ATLANTA (CN) — The Atlanta City Council on Tuesday delayed a scheduled vote on a proposal to build a $90 million police and fire training center — nicknamed “Cop City” by activists — after 17 hours of public comments poured in following a weekend of protests against the plan.
The 1,166 comments continued until 10 p.m. Tuesday, with residents passionately arguing for and against the plan to convert 85 acres of land in one of the city’s last remaining large green spaces, the Old Atlanta Prison Farm, into a state-of-the-art training facility. The city had previously earmarked the land as a park space.
Renderings of the facility released in April show that it would house a mock city for police, firefighters, and rescue teams to train inside. It would be funded by a mix of public and private money.
The proposed facility would be nearly three times the size of the 32-acre training facility used by the New York Police Department, the largest police force in the country, and include classrooms, a shooting range, a horse barn, a kennel, public access greenspace, and areas for vehicle storage.
Supporters say the training center is necessary to respond to crime and recruit officers. The Atlanta Police Foundation has argued that creating a centralized, city-owned facility would be cheaper and easier for the city to maintain than the current rented, temporary facilities.
During a public overview session of the project Thursday, Deputy Chief Darin Schierbaum of the Atlanta Police Department said “training is the lifeblood of what we do." Schierbaum said the department is “excited to see a significant investment in the first responder capabilities of Atlanta and the region.”
“The skill set our officers exhibit when they arrive to your 911 call does not come with the uniform, nor does it come with the vehicle they arrived in. It is created by training, it is sustained by training,” he added.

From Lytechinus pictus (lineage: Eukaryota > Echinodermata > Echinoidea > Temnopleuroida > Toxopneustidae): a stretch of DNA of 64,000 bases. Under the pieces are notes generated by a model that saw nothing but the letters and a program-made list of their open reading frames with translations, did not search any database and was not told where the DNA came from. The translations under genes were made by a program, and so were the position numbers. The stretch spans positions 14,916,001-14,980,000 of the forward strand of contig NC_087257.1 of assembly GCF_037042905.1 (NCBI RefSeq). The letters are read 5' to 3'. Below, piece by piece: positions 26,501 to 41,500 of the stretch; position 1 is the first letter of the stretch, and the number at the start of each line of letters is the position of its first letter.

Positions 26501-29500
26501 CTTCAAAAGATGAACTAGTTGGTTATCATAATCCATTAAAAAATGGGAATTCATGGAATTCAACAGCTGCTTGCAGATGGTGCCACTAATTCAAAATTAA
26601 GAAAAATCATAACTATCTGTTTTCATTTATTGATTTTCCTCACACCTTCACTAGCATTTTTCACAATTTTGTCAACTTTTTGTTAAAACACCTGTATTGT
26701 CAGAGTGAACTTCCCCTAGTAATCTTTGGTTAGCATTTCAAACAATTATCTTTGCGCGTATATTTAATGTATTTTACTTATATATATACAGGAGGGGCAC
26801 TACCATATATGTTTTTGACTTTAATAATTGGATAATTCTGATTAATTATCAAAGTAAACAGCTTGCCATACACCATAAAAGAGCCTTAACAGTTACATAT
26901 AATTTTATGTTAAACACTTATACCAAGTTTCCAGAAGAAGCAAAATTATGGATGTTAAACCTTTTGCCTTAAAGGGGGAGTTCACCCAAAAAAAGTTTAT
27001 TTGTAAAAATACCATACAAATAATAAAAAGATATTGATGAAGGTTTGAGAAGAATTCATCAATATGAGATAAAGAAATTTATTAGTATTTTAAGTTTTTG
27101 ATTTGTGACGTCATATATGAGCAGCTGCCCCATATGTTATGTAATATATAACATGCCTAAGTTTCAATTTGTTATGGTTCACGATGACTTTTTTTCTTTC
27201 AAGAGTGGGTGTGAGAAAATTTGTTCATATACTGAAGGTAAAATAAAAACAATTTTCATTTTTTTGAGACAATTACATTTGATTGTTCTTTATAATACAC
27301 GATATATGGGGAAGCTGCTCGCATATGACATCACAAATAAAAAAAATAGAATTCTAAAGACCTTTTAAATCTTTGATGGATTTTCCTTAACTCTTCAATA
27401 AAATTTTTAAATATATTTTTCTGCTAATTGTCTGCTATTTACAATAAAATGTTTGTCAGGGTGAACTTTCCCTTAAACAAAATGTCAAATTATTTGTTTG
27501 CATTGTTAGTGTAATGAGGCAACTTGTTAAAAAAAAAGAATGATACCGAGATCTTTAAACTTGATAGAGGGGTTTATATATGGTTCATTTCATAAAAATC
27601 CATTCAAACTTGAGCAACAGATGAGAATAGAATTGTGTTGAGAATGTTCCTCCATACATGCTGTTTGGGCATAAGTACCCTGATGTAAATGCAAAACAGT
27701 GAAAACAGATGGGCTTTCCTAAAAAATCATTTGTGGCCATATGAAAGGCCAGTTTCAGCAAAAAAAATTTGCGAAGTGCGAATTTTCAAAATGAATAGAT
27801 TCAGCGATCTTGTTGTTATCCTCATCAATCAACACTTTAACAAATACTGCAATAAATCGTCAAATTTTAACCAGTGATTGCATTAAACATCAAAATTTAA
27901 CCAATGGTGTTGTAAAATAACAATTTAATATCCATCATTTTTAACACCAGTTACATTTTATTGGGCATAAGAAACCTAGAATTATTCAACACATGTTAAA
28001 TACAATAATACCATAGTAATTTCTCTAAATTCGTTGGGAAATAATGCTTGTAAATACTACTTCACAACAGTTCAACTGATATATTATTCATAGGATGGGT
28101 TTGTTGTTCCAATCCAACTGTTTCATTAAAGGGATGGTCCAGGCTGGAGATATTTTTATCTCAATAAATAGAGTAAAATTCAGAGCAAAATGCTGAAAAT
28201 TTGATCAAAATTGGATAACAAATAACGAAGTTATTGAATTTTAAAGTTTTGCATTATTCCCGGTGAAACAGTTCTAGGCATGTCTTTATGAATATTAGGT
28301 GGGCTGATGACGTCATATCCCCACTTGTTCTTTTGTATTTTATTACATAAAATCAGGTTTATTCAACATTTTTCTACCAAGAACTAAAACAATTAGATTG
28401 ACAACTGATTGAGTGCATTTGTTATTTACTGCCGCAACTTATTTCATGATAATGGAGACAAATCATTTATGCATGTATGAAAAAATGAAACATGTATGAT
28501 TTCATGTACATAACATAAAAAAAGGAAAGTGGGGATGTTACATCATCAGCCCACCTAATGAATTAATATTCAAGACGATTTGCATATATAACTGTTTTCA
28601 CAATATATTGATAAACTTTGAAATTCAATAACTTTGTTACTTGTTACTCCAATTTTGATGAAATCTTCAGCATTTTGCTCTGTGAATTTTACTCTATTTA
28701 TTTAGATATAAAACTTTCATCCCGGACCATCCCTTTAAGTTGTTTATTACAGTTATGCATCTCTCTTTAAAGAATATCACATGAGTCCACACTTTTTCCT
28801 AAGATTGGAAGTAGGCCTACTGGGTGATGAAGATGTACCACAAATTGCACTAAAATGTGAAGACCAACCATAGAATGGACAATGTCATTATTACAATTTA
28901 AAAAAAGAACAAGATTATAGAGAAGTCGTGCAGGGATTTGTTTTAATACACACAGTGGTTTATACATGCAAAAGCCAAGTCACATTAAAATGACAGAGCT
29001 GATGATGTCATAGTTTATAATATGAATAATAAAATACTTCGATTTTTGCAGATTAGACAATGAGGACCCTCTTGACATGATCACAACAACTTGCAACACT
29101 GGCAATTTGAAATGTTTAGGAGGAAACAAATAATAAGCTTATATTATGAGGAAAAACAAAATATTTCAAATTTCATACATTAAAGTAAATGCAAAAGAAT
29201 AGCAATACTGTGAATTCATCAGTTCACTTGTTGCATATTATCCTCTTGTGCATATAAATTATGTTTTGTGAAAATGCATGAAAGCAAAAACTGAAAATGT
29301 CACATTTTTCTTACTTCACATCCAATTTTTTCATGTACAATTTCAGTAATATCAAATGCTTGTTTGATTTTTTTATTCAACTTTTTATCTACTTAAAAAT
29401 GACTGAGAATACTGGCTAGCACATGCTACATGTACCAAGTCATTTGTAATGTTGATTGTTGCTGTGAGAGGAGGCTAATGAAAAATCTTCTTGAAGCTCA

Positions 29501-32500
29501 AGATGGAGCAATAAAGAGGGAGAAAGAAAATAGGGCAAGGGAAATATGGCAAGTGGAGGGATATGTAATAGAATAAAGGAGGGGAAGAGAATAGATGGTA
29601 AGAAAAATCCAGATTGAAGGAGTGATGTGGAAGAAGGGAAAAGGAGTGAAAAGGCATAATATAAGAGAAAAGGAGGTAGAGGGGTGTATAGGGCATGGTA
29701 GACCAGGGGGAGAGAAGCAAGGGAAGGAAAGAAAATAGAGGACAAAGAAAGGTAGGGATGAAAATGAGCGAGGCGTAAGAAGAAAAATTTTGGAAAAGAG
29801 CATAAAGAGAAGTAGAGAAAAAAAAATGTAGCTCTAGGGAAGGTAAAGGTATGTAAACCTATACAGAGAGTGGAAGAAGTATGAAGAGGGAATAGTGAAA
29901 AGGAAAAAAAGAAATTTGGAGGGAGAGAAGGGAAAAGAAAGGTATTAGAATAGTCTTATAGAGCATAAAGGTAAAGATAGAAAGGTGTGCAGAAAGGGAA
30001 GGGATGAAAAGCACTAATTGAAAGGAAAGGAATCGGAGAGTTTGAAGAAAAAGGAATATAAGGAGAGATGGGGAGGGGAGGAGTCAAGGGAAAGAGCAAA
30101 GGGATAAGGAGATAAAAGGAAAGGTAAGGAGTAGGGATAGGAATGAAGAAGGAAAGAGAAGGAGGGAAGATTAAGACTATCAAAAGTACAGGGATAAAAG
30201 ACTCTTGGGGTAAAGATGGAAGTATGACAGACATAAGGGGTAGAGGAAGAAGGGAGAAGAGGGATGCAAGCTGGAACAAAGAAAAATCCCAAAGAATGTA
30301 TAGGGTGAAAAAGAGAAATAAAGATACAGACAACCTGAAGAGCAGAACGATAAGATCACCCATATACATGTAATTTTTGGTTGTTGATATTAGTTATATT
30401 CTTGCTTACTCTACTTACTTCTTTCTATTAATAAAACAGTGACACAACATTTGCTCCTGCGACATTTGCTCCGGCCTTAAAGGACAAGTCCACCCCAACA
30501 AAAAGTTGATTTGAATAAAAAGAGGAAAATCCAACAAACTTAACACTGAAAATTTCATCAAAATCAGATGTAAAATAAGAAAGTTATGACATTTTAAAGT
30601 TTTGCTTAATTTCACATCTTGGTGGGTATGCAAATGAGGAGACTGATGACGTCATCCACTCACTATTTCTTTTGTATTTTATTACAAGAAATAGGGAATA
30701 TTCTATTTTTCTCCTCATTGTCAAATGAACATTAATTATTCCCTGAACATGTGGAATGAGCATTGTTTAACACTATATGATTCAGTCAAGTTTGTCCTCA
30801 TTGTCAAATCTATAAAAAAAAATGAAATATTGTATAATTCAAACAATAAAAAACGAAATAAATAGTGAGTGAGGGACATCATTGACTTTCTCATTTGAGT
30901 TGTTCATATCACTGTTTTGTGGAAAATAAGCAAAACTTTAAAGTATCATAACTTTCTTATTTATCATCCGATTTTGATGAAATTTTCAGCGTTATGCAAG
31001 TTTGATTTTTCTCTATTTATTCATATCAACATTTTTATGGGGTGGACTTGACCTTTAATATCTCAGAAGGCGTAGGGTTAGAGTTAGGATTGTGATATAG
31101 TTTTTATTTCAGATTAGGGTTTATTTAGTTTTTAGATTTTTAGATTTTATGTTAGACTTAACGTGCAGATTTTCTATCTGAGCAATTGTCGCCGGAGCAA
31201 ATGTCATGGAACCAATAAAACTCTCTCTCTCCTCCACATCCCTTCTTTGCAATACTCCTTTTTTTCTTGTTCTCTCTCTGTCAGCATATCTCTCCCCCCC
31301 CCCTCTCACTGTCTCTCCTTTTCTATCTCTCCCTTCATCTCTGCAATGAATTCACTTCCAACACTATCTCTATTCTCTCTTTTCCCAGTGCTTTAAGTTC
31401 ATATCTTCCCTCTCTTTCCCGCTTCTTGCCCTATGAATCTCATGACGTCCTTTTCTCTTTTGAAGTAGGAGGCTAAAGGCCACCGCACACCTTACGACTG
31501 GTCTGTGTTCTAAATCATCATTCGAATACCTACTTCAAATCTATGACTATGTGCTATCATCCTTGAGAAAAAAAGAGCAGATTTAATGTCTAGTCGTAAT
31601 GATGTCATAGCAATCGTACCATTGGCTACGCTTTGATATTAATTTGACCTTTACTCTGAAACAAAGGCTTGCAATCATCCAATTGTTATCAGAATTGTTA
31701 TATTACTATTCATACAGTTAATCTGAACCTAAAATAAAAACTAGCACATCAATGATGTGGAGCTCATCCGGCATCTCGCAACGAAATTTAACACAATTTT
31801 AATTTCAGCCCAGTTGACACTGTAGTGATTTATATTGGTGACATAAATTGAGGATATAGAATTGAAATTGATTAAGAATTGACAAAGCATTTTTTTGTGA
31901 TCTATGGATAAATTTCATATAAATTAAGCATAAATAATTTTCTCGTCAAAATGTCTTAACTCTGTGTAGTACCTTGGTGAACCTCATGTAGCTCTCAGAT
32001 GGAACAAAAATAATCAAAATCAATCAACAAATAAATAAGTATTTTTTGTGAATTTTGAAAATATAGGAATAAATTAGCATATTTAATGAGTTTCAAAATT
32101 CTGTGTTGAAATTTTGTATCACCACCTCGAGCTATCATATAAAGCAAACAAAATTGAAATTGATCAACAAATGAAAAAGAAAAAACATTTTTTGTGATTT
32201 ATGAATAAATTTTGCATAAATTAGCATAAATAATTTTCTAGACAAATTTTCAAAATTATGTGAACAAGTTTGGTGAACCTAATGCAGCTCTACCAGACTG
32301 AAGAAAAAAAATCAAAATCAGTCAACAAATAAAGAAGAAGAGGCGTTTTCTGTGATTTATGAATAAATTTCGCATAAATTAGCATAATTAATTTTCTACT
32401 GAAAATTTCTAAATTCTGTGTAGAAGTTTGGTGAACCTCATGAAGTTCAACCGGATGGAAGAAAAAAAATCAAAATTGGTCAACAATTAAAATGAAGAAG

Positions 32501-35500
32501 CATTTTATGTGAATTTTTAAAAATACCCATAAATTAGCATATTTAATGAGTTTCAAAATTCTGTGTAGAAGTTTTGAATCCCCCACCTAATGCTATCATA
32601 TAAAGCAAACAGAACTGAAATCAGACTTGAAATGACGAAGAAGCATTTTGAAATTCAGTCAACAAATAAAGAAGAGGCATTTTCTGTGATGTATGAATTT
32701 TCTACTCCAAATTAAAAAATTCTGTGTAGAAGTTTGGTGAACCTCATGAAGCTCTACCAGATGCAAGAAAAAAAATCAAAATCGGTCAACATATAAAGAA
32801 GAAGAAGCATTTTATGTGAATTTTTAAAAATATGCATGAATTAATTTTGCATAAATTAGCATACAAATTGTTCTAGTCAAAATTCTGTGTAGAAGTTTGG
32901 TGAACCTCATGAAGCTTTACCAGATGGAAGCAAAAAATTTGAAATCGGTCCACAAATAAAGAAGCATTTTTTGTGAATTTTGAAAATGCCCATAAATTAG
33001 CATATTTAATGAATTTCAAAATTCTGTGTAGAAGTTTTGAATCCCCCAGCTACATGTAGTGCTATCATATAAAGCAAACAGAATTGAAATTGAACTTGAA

But not everyone feels so enthusiastic about the proposal. Public opposition to the project began almost as soon as it was announced, with activists expressing concerns for the potential environmental and public health impacts of the training center.
A survey conducted by local firm Social Insights Research of 371 residents near the proposed site found that 98% of the respondents did not support the project.
Organizers have questioned the decision to invest more money into the city’s police force. In the wake of last summer’s historic protests against racism and police violence, the city has shied away from calls for police reform and increased the 2022 police budget to $230 million — a $23 million increase from 2020.
At a rally in front of the capitol Friday, a coalition of activists demanded that corporate donors like Coca-Cola, Delta, and UPS pull funding from the project.
“Don’t be fooled that this is some kind of game to fight crime because there’s a crime wave,” organizer Kamau Franklin said. “It’s got nothing to do with crime. It’s got to do with people taking resources and taking them out of the city’s hands and trying to put them in the cops’ hands because they want to change the narrative. They saw the demonstrations last year ... They saw people out in the streets literally by the millions … They waited and now they’ve come out with their top narrative. Their narrative is that the cops were treated badly.”
Reverend James Woodall, a public policy associate with Southern Center for Human Rights and former state president of the Georgia NAACP, criticized the project in a recent interview with Atlanta’s CBS affiliate.
“We’re talking about spending millions of taxpayer dollars to fund another failed proposal that will only line the pockets of wealthy people and not actually address the issues of our day,” Woodall said.
Environmental advocacy groups have also protested the plans.
A letter sent by the South River Forest Coalition to the city council on Monday says that although the group “strongly supports Atlanta first responders getting world class training,” it also supports the use of the property as a passive greenspace for urban forest and ecological habitat restoration.
The coalition is made up of city residents and local civic, business, and environmental organizations.
The letter says the city has failed to show how the facility will address the city’s crime wave “beyond providing political cover for shortcomings in leadership.”
If the lease is approved anyway, the group has asked that the council regularly convene a community stakeholder advisory committee to work with the Atlanta Police Foundation for a site plan review of all the developmental impacts on the land.
The council plans to resume listening to public comments at 9 a.m. Wednesday morning. A vote will not be held until after the comments conclude Wednesday evening.
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